The following story, told by the China Leadership Blog, is absolutely typical:
I know a German factory in a first tier city here [in China] that hired the wrong Finance Director. When they let her go, she took them to arbitration. The factory had followed the law in how they hired her and in how they let her go. However, even after following the law, they still had to pay an extra three months salary beyond what they had already offered her. The decision shocked the German company. The arbitrator explained that though they followed the law correctly, the former finance director is very upset, so you still need to pay her. Ouch. The ruling was not based on a point of law, but rewarded the most upset person. And the big company had to pay the worker.
Every story I have ever heard of a foreign company going to arbitration in China against a terminated employee ends similarly (or much worse). The foreign company pretty much always loses. I think this is not so much because the foreign company is a foreign company but because China is still a communist country and workers’ rights are still (at least in theory) paramount.
Because the odds are so stacked against the employer, my firm always counsels our clients to try their utmost to work out a settlement with any employee they intend to terminate and to do so before the termination. We have been involved in countless of these settlements and in every instance the company has almost certainly paid less in settlement than it likely would have had to pay in arbitration. Settlement also meant that the company did not need to pay the attorneys fees and arbitration costs involved in the arbitration itself.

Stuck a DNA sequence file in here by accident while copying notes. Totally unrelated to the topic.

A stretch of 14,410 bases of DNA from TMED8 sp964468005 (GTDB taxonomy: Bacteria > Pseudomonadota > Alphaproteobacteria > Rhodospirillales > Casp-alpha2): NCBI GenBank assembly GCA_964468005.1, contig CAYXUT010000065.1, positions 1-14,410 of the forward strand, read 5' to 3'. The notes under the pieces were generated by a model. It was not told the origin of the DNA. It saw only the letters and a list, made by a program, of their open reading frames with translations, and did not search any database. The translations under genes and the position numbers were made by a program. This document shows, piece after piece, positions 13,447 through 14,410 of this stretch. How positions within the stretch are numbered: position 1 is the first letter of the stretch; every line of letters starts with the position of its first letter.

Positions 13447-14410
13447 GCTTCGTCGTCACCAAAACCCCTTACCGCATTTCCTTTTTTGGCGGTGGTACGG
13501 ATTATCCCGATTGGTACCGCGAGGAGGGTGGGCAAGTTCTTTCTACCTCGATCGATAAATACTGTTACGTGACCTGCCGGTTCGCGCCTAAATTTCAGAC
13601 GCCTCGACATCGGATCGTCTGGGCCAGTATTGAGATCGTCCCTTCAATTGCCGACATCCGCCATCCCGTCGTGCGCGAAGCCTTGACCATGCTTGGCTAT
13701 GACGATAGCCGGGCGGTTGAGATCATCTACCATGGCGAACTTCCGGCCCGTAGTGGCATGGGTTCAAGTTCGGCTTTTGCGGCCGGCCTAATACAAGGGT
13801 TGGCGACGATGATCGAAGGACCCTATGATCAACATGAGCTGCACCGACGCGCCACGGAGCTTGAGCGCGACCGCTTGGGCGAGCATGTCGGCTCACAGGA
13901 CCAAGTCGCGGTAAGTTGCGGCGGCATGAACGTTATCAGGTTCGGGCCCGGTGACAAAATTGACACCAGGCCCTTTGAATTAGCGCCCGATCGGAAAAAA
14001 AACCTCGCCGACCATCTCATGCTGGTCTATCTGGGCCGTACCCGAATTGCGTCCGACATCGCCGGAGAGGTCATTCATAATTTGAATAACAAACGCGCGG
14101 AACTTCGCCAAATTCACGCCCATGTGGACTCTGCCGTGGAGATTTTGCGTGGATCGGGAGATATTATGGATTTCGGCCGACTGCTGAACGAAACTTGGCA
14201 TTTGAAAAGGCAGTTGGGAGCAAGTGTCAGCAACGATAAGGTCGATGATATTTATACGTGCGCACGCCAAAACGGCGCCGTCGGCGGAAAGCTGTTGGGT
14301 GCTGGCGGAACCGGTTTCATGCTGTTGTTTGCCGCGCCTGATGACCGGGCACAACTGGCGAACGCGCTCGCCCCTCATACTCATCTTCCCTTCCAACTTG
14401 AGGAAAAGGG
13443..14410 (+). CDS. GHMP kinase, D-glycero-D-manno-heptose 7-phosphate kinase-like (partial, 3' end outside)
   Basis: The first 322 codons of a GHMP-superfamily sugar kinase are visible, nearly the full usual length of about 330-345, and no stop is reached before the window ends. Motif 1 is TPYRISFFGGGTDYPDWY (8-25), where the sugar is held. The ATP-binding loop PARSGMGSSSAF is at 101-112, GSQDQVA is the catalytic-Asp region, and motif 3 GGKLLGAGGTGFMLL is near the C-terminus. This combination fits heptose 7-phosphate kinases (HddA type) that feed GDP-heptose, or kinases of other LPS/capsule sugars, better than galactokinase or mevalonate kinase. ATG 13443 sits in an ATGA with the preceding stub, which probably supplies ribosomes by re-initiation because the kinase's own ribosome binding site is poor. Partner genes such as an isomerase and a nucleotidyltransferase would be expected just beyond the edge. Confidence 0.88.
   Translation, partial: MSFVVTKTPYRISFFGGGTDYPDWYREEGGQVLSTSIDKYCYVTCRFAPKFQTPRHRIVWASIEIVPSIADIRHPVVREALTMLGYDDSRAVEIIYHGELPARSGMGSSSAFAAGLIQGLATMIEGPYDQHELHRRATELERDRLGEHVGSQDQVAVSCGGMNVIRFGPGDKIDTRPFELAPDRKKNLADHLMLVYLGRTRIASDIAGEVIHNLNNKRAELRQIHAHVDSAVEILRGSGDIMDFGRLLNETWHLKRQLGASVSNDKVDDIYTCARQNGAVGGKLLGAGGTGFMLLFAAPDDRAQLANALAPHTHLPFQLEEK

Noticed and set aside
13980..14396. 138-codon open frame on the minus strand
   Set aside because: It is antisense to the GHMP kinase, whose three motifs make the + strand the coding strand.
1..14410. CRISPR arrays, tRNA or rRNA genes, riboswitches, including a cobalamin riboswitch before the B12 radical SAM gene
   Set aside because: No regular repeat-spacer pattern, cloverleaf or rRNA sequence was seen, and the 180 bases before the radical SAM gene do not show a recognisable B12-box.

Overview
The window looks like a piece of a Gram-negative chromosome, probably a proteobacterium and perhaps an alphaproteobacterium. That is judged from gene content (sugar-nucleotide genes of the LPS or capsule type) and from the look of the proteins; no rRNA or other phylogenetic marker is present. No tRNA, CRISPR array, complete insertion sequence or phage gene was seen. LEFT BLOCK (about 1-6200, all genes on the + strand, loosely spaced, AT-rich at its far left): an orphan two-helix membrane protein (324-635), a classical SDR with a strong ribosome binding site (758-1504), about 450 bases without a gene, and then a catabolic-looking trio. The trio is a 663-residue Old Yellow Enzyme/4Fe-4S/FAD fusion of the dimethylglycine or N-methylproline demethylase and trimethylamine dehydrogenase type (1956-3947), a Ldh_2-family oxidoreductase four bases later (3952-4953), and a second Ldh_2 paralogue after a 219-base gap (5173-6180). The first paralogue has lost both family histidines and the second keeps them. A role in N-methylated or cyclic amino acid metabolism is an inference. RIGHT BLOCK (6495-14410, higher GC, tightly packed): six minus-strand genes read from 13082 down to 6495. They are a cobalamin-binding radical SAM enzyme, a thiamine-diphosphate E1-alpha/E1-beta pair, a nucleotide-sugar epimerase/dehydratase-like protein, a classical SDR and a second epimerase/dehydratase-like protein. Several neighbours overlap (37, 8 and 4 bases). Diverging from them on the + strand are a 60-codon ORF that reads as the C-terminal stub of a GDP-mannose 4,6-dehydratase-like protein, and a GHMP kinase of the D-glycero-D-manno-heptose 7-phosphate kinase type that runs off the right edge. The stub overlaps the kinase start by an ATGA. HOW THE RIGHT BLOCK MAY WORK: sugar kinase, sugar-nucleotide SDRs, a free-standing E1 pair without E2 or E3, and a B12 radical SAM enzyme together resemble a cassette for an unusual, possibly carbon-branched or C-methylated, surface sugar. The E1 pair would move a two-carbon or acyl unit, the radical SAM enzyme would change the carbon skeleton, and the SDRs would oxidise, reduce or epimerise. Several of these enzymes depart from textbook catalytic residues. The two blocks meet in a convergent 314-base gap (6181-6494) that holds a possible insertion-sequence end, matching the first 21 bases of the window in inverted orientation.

One caveat. If you are going to settle with your soon to be (or already) terminated employees in an effort to avoid arbitration, you must also be sure to make them sign a settlement agreement/release that ensures they will not sue you and also ensures that if they do sue you, their case will be dismissed.
I love a good fight as much (probably more actually) as the next guy, but fighting Chinese employees in arbitration just is not a good fight to undertake.
What do you think?